BURNETT: You know, Bakari, one thing that strikes me and this she's been consistent on every single time since the beginning, is that she does better in polling in a general election, than Trump, right? It's been away for her to say vote for her on electability without slamming him.

And yet, Bakari, in a state where that could make all the difference, right? Independents could just come over and vote for and put her over the top. It'd be very easy. The polls don't show it happening. We'll see what happens, right? We will see what happens, but it isn't clearly happening in advance of the vote. Does that surprise you?

SELLERS: Republicans don't want to be president of the United States, and that's fine with me as a Democrat. Look, I got somebody out there beating the incumbent president by 17 points, and I'm voting for somebody in a neck and neck race, that is just silly to me, but I will take silly season because that is what we're in right now.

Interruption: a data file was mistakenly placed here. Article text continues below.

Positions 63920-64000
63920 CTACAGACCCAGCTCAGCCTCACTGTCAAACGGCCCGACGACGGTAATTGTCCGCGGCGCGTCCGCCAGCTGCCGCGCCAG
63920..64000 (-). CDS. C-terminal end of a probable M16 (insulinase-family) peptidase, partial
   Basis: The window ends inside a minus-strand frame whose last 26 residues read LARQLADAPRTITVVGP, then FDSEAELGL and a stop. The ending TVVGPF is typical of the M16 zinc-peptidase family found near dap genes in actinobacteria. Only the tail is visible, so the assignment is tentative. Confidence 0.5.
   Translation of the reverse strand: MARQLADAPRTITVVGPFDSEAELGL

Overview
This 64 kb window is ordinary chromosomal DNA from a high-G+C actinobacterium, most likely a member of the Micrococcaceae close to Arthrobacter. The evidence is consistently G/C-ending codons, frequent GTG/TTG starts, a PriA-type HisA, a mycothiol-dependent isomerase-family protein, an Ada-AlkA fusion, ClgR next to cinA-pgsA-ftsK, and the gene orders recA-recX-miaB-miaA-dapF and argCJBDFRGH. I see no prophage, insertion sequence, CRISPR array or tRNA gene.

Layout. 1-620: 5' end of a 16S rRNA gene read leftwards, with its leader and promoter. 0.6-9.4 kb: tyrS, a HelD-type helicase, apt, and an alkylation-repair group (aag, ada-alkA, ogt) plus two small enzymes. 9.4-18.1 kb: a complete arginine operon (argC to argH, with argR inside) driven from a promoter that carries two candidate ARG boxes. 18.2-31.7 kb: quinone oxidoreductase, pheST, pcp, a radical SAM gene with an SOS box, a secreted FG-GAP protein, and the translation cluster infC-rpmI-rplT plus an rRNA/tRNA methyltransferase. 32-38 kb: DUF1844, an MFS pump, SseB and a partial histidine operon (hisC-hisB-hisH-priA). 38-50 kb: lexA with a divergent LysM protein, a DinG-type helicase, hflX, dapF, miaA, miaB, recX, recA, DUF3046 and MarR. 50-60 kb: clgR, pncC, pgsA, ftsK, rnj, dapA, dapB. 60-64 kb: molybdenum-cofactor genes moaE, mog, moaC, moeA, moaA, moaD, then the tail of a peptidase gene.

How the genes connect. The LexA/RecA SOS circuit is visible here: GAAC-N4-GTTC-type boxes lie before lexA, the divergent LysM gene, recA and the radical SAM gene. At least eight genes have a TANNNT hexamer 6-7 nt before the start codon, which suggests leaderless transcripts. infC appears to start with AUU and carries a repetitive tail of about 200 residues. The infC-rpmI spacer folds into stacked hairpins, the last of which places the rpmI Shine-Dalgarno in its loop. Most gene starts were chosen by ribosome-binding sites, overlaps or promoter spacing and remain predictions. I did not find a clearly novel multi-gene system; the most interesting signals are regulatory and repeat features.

Look, Democrats, we are just jumping are bid get a hold of Donald Trump one more time and beat him one more time and put it into the MAGA movement because we know that Joe Biden will tell the story about all the things that he's done for this country. We know that the economy is turning around, et cetera.

But at the end of the day, it's going to come down to the fact that Donald Trump is going to beat himself. And everybody watching knows that.

And Nikki Haley has a fresh face. She would be a formidable foe for the president of the United States. But Republican voters don't want Nikki Haley.